Douglas Chin '83 is a prime example of how a Princeton education can be a "rocket booster for students seeking socioeconomic mobility"—in his case, almost literally. The flight-obsessed son of Chinese immigrants, Chin became an aerospace engineer who helped propel—and protect—generations of NASA astronauts.
By Greta Shum, Andlinger Center for Energy and the Environment
In 1948, as the world raced to recover from World War II, an Austrian teenager named Gerhard R. Andlinger wrote an essay titled “The World I Want” in response to an American newspaper’s contest. In the seven decades since that essay won him a ticket to the United States and, ultimately, Princeton University, Gerry Andlinger set about building that world.
Recalling their Princeton experiences and looking forward to new ones, more than 750 Princeton University undergraduate and graduate alumni and guests returned to campus March 30–April 1 for the alumni conference "¡Adelante Tigres! Celebrating Latino Alumni at Princeton University."
It was the final day of the 1965–66 Annual Giving campaign and Winthrop Short ’41 was on the phone with Princeton to see where his class stood. As the leader of the Class of 1941’s effort heading into its 25th Reunion, Short was trying to rally his classmates to a new all-time high for any Princeton class—$200,000.
Alan Lukens ’46’s college years were interrupted by World War II. Part of the US Army’s 20th Armored Division, he was 21 years old in April 1945 when his unit and other American soldiers broke through barbed wire surrounding Germany’s Dachau concentration camp to find emaciated prisoners shouting in relief.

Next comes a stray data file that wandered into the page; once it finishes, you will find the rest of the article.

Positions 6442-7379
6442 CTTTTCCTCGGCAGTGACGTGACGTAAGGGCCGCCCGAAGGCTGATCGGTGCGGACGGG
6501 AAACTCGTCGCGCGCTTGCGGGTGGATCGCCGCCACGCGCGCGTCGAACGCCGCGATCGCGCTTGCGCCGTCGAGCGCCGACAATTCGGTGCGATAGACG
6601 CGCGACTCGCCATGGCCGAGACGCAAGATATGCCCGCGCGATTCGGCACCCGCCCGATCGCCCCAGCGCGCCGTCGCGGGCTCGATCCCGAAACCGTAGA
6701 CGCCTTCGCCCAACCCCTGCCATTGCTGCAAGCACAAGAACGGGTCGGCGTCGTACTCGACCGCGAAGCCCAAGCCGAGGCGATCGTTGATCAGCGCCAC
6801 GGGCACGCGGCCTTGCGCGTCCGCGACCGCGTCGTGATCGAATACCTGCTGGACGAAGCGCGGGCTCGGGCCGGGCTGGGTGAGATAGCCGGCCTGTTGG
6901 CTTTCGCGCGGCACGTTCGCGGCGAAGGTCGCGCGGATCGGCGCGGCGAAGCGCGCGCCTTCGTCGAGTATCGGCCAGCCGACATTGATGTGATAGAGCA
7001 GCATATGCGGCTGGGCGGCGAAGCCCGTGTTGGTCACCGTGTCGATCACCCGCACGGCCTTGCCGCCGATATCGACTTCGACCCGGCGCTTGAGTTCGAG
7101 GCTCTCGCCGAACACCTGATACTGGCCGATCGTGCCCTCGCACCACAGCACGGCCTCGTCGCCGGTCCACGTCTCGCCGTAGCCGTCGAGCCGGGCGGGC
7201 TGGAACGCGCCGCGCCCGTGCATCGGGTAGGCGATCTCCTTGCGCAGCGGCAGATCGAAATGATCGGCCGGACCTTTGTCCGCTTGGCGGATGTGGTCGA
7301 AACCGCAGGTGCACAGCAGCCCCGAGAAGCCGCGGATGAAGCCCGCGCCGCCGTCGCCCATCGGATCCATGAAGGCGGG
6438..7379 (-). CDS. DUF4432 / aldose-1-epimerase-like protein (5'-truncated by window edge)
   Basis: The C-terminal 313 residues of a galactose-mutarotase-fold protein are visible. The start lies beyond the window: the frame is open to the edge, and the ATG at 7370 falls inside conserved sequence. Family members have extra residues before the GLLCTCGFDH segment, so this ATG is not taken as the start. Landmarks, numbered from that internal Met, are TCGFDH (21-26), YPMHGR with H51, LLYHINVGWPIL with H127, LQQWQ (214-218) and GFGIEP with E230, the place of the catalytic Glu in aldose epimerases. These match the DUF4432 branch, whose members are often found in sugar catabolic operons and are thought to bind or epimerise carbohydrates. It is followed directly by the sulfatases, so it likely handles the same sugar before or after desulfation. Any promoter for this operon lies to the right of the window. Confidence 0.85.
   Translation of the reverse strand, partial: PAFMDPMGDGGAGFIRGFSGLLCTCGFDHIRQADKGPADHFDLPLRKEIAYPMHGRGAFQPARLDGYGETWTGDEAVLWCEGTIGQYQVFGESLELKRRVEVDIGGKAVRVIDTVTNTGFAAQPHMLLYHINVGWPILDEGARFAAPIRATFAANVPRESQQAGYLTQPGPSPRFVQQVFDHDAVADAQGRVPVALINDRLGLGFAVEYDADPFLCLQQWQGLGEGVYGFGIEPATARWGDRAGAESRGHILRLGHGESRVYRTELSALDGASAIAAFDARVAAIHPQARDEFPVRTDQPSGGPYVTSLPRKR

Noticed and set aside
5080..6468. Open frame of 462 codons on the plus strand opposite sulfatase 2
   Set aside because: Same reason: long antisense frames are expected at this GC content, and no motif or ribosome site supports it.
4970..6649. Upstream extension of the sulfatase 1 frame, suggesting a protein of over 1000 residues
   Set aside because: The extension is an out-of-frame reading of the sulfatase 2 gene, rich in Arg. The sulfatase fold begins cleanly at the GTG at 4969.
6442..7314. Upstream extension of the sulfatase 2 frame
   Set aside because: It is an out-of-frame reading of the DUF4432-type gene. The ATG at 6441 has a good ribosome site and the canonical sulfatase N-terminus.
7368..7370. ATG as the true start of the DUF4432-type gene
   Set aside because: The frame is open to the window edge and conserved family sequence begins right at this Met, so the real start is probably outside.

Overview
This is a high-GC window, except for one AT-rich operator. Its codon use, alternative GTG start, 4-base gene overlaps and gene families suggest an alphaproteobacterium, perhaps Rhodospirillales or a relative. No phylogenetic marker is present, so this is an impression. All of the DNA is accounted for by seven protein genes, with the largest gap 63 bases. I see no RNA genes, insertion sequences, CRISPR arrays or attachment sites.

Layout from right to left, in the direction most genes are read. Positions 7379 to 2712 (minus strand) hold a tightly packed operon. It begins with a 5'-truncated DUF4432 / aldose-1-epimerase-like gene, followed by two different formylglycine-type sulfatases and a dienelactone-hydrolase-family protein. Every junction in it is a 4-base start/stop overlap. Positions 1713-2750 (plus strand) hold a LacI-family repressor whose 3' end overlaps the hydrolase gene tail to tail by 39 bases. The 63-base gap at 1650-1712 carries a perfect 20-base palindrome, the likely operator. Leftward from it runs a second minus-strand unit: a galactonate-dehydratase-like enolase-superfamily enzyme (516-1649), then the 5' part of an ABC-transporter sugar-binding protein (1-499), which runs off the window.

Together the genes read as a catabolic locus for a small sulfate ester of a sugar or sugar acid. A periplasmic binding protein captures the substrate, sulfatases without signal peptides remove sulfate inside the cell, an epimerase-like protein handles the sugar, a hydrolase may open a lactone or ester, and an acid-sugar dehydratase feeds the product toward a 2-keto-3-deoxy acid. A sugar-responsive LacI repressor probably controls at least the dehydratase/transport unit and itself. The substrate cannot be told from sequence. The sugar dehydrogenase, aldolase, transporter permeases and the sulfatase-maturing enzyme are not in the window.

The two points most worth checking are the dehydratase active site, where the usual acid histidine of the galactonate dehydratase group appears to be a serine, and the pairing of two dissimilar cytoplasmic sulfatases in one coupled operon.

As a retired physician and professor of medicine, Gordon Douglas ’55 has long known about the links between diet and catastrophic illnesses such as stroke and heart disease. His own bout with high cholesterol prompted him to stop eating meat, which solved the problem and made him think more deeply about food and health.
“Monumental and positive change” at Princeton inspired Pierce Selwood ’61 and Alexis Fuerbringer Selwood to establish a charitable remainder trust that benefits Princeton and Smith College. Read their story, which includes a chance meeting with Jimmy Stewart.
When Janet Morrison Clarke heard in 1969 that Princeton was going coed, she thought, “I might be able to get in.” Despite her guidance counselor's misgivings, Clarke applied and was admitted. It turned out to be a pivotal decision. “From the moment I set foot on campus, where I knew no one, it felt like a family,” she said.
Although Stacey Roth Goergen ’90 had been steeped in the art world as a curator, collector, and art museum board member, she wasn’t all that familiar with what was happening at Princeton’s own art museum. That changed several years ago, after meeting Frances Winston Levy ’79 at a gathering of Princeton alumnae in New York.